The Guest, 2014.
Directed by Adam Wingard.
Starring Dan Stevens, Maika Monroe, Brendan Meyer, Leland Orser, and Lance Reddick.
A family is in mourning after their son is killed in action while away in the military. Soon after this loss, a mysterious stranger by the name of David arrives, claiming to be a squad mate of the family’s departed member. Soon David makes himself an invaluable member of the family, helping the younger son with his bullying problem and assisting the parents in coping with the loss of their eldest child. However, it soon becomes clear that there is something much more sinister about David, something that if revealed could spell death for everyone around him.
Adam Wingard is rapidly becoming one of my favourite directors currently working in the film industry. Bringing us works such as the excellent You’re Next and surprise sequel Blair Witch, Wingard combines his love of the films of the past with a sense of style and a level of talent that, in my opinion, makes him one to watch.
Although he probably wished Blair Witch landed a lot better than it did, but even the best have bad days I suppose.
But we’re not here to talk about those films; we’re here to talk about his 2014 work The Guest, a film that masterly combines multiple genres to create an utterly fantastic blend that you would be mad not to check out.
The acting is solid throughout, with Dan Stevens (who some of you might recognise from ITV’s Edwardian snooze fest Downton Abbey) being an especially charming leading man. Stevens creates a character who for much of the run time presents himself as incredibly polite and likeable, calling people “sir” and ma’am”, yet beneath this honourable exterior, we are given hints at something darker lurking behind his deep blue eyes, something that I won’t dare spoil.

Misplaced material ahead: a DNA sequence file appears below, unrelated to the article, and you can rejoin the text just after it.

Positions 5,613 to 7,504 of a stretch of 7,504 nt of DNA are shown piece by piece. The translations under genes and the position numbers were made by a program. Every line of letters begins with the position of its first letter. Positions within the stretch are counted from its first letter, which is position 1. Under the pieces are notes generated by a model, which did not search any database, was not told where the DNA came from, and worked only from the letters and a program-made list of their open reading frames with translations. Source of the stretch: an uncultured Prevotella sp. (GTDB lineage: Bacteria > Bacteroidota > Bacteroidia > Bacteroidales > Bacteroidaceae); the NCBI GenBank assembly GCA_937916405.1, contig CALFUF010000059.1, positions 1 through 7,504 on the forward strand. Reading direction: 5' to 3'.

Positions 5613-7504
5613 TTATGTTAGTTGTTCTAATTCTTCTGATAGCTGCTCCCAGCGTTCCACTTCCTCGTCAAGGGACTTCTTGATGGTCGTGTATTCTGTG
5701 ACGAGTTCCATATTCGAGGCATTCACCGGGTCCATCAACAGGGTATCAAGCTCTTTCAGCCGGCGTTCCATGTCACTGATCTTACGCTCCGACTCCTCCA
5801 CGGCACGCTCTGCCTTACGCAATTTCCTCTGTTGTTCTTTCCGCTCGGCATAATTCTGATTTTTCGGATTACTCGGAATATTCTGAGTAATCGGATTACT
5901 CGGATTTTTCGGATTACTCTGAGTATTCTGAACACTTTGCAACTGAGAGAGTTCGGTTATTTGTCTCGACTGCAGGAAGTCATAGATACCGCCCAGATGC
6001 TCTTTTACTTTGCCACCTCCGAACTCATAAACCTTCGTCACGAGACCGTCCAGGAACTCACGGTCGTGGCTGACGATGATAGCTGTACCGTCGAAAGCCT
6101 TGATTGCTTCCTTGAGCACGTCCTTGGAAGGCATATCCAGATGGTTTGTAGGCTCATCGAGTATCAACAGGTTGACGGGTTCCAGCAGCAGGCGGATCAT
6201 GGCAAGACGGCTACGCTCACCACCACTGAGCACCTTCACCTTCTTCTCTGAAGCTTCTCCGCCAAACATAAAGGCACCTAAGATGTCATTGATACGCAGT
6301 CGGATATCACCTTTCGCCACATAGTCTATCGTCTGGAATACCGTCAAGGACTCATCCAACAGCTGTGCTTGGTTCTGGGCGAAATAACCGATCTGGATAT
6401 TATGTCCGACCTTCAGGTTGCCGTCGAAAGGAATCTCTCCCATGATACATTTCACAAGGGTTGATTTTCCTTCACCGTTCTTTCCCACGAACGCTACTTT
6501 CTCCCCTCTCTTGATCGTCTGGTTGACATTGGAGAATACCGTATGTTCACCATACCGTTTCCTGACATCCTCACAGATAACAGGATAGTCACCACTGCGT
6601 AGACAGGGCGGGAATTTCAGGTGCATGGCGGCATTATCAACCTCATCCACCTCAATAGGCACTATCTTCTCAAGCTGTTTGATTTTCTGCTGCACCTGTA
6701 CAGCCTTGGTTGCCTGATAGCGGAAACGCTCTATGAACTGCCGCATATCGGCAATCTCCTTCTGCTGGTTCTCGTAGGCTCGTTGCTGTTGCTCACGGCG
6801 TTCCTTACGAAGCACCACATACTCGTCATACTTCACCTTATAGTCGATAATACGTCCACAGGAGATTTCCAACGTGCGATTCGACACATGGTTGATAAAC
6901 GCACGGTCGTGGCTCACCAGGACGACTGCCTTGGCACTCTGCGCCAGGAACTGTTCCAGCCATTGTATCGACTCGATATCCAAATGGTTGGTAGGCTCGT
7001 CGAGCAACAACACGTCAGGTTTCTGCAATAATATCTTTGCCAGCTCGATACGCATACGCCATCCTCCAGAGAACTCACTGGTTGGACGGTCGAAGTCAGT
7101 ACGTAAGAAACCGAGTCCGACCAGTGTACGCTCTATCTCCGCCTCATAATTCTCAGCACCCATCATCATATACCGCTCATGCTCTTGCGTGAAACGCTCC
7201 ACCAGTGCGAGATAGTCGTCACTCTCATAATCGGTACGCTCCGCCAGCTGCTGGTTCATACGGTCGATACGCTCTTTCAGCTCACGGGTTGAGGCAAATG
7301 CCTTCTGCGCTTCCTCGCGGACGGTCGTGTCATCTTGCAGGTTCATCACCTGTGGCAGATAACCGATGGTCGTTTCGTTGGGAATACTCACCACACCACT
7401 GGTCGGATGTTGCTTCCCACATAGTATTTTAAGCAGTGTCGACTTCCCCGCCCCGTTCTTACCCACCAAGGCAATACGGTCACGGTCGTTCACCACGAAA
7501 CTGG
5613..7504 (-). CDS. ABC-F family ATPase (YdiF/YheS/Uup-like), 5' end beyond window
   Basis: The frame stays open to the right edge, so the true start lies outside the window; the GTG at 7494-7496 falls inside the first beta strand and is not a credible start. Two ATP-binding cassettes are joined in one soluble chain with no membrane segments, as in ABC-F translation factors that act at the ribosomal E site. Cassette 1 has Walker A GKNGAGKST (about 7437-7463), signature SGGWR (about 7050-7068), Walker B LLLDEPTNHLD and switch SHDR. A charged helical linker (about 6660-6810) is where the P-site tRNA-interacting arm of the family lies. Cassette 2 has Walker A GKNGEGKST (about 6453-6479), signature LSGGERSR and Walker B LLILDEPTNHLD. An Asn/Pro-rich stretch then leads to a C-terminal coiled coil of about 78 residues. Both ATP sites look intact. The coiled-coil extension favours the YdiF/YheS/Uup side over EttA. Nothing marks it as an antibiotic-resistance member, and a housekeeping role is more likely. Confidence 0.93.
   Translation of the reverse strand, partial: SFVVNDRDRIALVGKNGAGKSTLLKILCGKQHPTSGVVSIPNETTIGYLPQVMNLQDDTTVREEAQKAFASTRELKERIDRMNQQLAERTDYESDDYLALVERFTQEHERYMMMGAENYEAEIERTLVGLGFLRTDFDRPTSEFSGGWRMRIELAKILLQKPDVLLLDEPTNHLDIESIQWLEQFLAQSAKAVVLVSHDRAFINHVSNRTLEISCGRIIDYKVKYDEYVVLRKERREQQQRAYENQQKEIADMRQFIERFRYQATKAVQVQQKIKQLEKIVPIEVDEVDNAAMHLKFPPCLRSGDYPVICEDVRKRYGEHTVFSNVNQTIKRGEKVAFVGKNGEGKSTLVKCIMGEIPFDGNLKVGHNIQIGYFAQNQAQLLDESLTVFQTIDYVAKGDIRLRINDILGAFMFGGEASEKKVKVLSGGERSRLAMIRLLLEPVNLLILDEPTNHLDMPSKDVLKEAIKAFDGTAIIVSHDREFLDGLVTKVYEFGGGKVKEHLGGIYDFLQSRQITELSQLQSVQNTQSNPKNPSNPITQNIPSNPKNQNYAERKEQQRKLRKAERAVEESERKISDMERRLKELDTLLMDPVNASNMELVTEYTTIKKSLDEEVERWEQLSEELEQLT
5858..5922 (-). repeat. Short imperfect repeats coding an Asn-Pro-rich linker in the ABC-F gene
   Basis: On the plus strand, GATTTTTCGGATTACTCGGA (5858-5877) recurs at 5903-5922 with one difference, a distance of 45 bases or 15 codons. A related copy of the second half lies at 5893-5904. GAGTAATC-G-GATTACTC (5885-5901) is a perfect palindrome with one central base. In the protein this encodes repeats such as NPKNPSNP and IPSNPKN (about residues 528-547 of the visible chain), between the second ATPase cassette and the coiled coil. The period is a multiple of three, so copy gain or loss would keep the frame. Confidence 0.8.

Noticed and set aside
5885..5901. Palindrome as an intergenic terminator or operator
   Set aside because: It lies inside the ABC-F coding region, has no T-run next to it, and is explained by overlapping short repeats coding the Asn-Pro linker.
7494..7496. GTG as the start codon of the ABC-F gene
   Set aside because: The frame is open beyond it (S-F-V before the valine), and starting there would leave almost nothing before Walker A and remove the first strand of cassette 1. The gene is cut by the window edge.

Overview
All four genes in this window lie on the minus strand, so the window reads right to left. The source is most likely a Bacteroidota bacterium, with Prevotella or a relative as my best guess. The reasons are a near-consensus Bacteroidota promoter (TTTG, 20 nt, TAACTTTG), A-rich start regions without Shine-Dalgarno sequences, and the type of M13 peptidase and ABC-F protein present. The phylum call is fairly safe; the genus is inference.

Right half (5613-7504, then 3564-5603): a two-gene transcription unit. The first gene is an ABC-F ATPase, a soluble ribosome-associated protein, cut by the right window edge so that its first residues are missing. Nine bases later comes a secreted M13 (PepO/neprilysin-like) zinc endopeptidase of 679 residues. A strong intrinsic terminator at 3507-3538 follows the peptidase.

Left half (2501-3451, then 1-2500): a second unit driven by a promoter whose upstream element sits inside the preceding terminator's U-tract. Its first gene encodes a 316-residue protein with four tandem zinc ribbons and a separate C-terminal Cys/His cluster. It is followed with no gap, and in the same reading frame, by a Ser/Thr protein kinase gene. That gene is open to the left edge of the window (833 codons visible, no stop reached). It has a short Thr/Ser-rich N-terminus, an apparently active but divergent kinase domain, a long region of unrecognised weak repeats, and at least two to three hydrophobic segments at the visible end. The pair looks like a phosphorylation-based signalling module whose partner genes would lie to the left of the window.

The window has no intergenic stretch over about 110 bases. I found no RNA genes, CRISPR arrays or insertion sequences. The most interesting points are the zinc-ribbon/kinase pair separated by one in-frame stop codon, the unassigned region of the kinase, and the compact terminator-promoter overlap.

Also doesn’t hurt that he kicks fucking ass, with one highlight being an especially brutal bar brawl in which he makes short work of a group of punks, fighting his way through them without so much as breaking a sweat. Stevens is just awesome in the role, pure and simple, and honestly he really should play more action roles – perhaps the role of a certain Mr. Bond lies the future, but that’s just my hope.
Now I may be cheating a slight bit by including this film in my list as it’s not strictly a horror film, which in all fairness is accurate. But what it is, in fact, is a masterful cocktail of genres, one part domestic drama, two parts action and one part horror; this film has all you could want in one film. You get gun battles with commandos, a chase through a haunted house exhibit and a fiery climax lifted straight from an old 80s slasher flick.
The Guest also has without a doubt one of the best soundtracks I’ve ever heard in a film, packed with obscure pop numbers like the wonderful Antonio and numerous retro-tastic synth tracks that I can only adequately describe as fucking awesome. This fantastic music selection adds a thick layer of atmosphere to proceedings and serves to enhance the films perfect emulation of the cult classic horror and action films of the 1980s. I cannot stress how awesome this soundtrack is.
So what do I make of The Guest and should you see it?
Well I’ve seen this film at least four times now, why? Because it’s bloody brilliant that’s why. The Guest is one of the finest genre blends I’ve ever seen, it is one of the best films of the 2010s, it has one the best soundtracks of any film ever, and it easily shot its way onto my list of my favourite films of all time.
I think what I’m trying to say is GO WATCH THE GUEST NOW!!!!!!!!!!
Flickering Myth Rating – Film: ★ ★ ★ ★ / Movie: ★ ★ ★ ★ ★